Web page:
Enforcers category archive
Putting a cap on the conversation.
Two men dressed in suits arrived on his San Jose front door step and identified themselves as agents from the Department of Homeland Security Inspector General’s Office. During the surprise visit, the pair began asking him questions about whether he tipped off Oakland Mayor Libby Schaaf to the Immigration and Customs Enforcement raid in late February, according to a report by CBS News, who was in Schwab’s home at the time. (Schwab vehemently denies doing so–ed.)
Schwab said he felt like the visit — more than three months after he resigned in protest of what he called lies from the Trump administration and ICE — was to intimidate him and he was “completely shocked.”
Elie Wystal comments on Donald Trump’s desire to abandon “due process” at the border (and, likely, everywhere else).
Just read it.
Arthur Rizer and Emily Mooney argue that, in a most insidious fashion, the clothes may indeed make the man.
Cops stopped a person of color for a (reputed) traffic offense and behaved as expected.
In the more stuff you can’t make up file, cops in Illinois threaten to euthanize their drug-sniffing dogs if Illinois legalizes marijuana. Elie Mystal comments.
Lee interviews an eyewitness to the racist arrest in the Philadelphia Starbucks. Listen.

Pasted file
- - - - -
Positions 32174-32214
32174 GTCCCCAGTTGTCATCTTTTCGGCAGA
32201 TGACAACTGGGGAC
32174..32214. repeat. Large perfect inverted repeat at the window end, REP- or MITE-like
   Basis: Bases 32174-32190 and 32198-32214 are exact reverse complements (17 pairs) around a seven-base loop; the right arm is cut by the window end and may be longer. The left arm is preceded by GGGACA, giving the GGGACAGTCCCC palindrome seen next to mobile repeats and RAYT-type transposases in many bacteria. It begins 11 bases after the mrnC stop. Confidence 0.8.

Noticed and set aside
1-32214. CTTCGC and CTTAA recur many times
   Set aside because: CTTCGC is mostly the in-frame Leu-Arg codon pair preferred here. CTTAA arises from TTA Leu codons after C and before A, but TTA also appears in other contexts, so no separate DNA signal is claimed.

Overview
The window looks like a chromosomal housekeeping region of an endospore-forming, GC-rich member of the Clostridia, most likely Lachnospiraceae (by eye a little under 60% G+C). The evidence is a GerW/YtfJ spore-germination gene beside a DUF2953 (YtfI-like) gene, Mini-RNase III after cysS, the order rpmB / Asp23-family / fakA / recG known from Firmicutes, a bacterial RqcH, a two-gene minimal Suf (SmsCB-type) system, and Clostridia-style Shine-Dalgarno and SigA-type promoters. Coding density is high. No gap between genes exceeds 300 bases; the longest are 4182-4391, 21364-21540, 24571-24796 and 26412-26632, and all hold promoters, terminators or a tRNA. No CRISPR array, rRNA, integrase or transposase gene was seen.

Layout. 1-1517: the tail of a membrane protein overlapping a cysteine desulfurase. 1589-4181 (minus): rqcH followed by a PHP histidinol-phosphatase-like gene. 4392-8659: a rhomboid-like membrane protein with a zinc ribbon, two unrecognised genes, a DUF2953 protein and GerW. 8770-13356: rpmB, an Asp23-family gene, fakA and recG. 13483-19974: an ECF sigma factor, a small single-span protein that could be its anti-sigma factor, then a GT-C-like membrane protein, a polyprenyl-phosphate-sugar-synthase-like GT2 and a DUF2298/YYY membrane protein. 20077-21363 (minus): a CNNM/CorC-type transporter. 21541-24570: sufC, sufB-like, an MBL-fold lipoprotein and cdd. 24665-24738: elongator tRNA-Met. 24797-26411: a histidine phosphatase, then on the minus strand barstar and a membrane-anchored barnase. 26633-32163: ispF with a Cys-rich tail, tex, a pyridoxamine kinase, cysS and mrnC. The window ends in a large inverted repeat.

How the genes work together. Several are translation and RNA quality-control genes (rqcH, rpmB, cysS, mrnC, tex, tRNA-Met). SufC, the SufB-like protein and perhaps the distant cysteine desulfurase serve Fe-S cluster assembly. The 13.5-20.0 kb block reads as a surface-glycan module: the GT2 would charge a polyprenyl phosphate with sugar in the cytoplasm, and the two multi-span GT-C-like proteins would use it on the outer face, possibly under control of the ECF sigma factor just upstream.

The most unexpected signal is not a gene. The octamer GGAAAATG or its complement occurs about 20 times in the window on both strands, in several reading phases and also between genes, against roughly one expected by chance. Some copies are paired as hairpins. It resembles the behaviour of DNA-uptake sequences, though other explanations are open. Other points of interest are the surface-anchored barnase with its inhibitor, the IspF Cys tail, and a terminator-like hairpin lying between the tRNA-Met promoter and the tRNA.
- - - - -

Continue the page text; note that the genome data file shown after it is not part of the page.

Words fail me.
Solomon Jones comments:
I see a black man named Alton Sterling — who was armed, but hurt no one — shot and killed by police. I see a white man named James Holmes taken alive after killing 12 and injuring 70 in a movie theater shooting. I see a white man named Dylann Roof kill nine black parishioners in a church, get arrested by police without incident, and then get a trip to Burger King courtesy of police officers who thought he might be hungry.
The racial disparities in our law enforcement system are many. They are obvious. They are wrong.
Bob Egelko explores Donald Trump’s lawyer’s claims that, to paraphrase Richard Nixon, if the President does it, it’s not illegal. A snippet:
But there appears to be little support among legal analysts for the view that a president who corruptly interferes with an investigation of his administration would be immune from charges of obstructing justice.
“That would mean that if the police were corrupt, you could never investigate the chief of police,” said Hadar Aviram, a professor of constitutional law at the University of California, Hastings College of the Law in San Francisco. “The law enforcement system is not the private police of the president. It belongs to all of us.”
. . . come home to roost.
The internet is a public place. Govern yourselves accordingly.